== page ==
“fifth of May”
Cinco de Mayo is not the celebration of Mexican Independence, which is celebrated on September 16th. It is a celebration of the day, May 5, 1862, that the Mexican army defeated the French army at the Battle of Puebla. Although considerably outnumbered, the Mexicans defeated a much better-equipped French army. There were 4,000 Mexican soldiers against 8,000 French soldiers wo were better equipped and had not been defeated for almost 50 years. Since the Battle of Puebla, no country in the Americas has subsequently been invaded by any other European military force.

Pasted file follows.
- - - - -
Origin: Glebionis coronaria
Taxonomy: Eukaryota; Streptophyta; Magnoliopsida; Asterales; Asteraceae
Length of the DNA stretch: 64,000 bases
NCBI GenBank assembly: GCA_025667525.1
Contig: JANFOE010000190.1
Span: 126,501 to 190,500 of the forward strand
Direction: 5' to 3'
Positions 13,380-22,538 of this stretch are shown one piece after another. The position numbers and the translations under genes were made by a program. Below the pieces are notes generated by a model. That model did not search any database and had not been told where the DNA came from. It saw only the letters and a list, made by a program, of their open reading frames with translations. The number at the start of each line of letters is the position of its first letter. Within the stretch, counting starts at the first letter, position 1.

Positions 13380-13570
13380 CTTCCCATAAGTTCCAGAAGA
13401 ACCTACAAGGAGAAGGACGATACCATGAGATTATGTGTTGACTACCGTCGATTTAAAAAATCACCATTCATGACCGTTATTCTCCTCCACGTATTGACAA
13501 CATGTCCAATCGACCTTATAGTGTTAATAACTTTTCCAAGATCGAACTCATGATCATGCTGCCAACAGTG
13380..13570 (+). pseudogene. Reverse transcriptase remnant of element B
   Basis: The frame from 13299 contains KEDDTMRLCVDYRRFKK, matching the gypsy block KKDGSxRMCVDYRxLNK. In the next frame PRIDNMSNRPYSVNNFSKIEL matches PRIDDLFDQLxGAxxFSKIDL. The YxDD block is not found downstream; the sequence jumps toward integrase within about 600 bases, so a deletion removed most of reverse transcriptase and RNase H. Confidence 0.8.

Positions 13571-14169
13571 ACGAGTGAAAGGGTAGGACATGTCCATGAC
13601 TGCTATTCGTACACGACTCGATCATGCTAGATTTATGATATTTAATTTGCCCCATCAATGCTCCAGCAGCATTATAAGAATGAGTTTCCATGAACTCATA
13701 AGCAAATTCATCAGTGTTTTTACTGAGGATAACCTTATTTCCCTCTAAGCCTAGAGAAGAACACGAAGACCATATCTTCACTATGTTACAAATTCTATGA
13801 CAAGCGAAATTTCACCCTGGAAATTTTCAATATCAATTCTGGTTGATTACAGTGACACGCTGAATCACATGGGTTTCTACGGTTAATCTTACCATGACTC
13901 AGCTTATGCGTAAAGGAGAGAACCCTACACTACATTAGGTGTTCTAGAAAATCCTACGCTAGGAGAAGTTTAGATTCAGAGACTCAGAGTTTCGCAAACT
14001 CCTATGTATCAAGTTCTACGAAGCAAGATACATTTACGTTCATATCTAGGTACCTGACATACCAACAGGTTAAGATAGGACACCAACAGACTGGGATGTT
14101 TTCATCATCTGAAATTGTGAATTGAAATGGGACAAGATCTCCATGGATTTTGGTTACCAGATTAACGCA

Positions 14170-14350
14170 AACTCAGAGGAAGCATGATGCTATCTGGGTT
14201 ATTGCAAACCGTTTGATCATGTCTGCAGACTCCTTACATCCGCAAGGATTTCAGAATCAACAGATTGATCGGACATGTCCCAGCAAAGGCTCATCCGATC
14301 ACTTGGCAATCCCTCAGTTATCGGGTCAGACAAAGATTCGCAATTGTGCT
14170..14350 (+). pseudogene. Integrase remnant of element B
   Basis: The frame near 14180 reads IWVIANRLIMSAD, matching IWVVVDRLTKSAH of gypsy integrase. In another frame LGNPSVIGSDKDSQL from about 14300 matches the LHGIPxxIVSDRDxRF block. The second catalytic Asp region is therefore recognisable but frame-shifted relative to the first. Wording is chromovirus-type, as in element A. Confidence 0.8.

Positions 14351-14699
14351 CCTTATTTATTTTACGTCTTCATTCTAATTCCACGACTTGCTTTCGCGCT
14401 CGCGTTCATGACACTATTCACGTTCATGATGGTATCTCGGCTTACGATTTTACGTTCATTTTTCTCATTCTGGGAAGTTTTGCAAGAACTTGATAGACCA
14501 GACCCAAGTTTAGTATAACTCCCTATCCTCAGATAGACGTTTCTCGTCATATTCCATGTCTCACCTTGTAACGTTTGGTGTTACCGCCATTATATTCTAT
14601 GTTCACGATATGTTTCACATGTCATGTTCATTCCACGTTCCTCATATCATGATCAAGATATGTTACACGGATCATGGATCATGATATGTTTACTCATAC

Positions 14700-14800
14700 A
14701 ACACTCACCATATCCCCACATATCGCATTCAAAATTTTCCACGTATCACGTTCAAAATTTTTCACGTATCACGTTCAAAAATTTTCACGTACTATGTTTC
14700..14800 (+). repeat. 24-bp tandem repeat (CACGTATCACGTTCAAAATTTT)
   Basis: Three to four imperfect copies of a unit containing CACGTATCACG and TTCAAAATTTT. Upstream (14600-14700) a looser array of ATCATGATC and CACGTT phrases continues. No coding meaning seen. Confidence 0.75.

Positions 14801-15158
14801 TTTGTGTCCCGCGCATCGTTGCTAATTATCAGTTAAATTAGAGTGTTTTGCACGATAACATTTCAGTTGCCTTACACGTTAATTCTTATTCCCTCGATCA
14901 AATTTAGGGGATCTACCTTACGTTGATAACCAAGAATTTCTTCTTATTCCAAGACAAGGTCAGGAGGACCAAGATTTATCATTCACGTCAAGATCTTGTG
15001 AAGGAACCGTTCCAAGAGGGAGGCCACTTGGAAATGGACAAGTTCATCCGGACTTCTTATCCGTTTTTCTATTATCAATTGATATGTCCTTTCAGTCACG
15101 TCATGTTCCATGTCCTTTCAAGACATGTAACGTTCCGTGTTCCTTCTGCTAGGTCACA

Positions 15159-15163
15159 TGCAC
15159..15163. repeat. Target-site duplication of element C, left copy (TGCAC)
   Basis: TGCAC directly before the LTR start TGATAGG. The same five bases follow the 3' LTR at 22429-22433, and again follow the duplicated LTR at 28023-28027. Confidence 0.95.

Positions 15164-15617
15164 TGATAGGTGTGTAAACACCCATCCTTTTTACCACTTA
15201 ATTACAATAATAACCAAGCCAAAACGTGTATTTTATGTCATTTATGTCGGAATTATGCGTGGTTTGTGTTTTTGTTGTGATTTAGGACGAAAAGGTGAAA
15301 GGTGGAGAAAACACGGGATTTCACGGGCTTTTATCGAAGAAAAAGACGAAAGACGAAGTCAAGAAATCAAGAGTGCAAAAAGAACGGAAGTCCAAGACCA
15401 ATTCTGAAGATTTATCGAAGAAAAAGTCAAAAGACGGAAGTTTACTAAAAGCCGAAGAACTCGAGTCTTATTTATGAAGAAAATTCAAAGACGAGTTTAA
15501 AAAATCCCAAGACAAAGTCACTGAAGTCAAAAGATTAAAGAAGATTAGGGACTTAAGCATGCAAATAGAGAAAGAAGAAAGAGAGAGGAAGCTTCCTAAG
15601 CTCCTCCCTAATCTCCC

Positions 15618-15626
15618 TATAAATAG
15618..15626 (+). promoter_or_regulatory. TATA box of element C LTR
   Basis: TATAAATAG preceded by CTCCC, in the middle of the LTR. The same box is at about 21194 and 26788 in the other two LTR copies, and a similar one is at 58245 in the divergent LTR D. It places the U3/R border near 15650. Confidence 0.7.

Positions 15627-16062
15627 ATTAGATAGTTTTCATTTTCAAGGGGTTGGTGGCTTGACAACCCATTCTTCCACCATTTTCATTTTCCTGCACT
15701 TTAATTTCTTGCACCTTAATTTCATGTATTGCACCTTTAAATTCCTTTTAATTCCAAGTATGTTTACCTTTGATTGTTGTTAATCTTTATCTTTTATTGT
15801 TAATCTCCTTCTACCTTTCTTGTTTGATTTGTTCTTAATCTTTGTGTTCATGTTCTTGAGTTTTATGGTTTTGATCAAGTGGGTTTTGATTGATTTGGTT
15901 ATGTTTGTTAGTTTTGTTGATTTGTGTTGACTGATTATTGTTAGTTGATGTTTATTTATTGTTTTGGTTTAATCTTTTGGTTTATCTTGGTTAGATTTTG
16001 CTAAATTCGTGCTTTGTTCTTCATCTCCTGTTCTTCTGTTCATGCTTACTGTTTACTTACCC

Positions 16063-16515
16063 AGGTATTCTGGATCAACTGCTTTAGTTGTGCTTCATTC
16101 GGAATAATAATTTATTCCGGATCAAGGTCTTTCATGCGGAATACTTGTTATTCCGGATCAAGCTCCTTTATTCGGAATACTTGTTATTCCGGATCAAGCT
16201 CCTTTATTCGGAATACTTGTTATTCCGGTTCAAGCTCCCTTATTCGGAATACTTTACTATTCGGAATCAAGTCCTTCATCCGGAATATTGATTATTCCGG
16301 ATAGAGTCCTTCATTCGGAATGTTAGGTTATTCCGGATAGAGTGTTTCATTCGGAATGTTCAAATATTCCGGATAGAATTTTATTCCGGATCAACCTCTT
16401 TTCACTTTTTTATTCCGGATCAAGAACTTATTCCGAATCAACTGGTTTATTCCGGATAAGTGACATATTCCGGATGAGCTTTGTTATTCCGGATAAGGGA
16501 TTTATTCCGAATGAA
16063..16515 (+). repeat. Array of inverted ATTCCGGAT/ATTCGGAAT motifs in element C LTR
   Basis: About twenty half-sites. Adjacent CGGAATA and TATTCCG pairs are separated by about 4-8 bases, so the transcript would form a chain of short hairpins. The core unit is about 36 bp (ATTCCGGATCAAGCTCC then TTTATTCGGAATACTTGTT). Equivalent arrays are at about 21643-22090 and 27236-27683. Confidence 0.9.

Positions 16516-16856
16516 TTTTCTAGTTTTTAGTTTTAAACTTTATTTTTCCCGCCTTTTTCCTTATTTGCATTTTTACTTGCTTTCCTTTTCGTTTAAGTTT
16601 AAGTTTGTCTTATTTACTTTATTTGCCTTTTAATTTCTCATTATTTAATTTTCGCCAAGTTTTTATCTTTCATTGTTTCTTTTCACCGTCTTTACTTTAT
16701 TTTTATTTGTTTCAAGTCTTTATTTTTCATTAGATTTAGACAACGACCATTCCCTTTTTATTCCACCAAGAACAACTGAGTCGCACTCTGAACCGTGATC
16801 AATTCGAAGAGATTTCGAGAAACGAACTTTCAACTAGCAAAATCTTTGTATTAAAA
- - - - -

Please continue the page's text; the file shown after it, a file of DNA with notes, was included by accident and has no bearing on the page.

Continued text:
This single military battle signified defeat of a European colonial power and a victory for the Mexican people and was the roots of Cinco de Mayo.
What Cinco de Mayo has come to be is much more than one battle in the colonial history of Mexico. Rather, it has come to signify Hispanic and Mexican pride and a time to celebrate the rich culture.
Today, this holiday is celebrated by Mexicans, and especially the Hispanic community in the U.S. It is a time of song, dance, partying, and in general a time to be proud to be of Hispanic descent.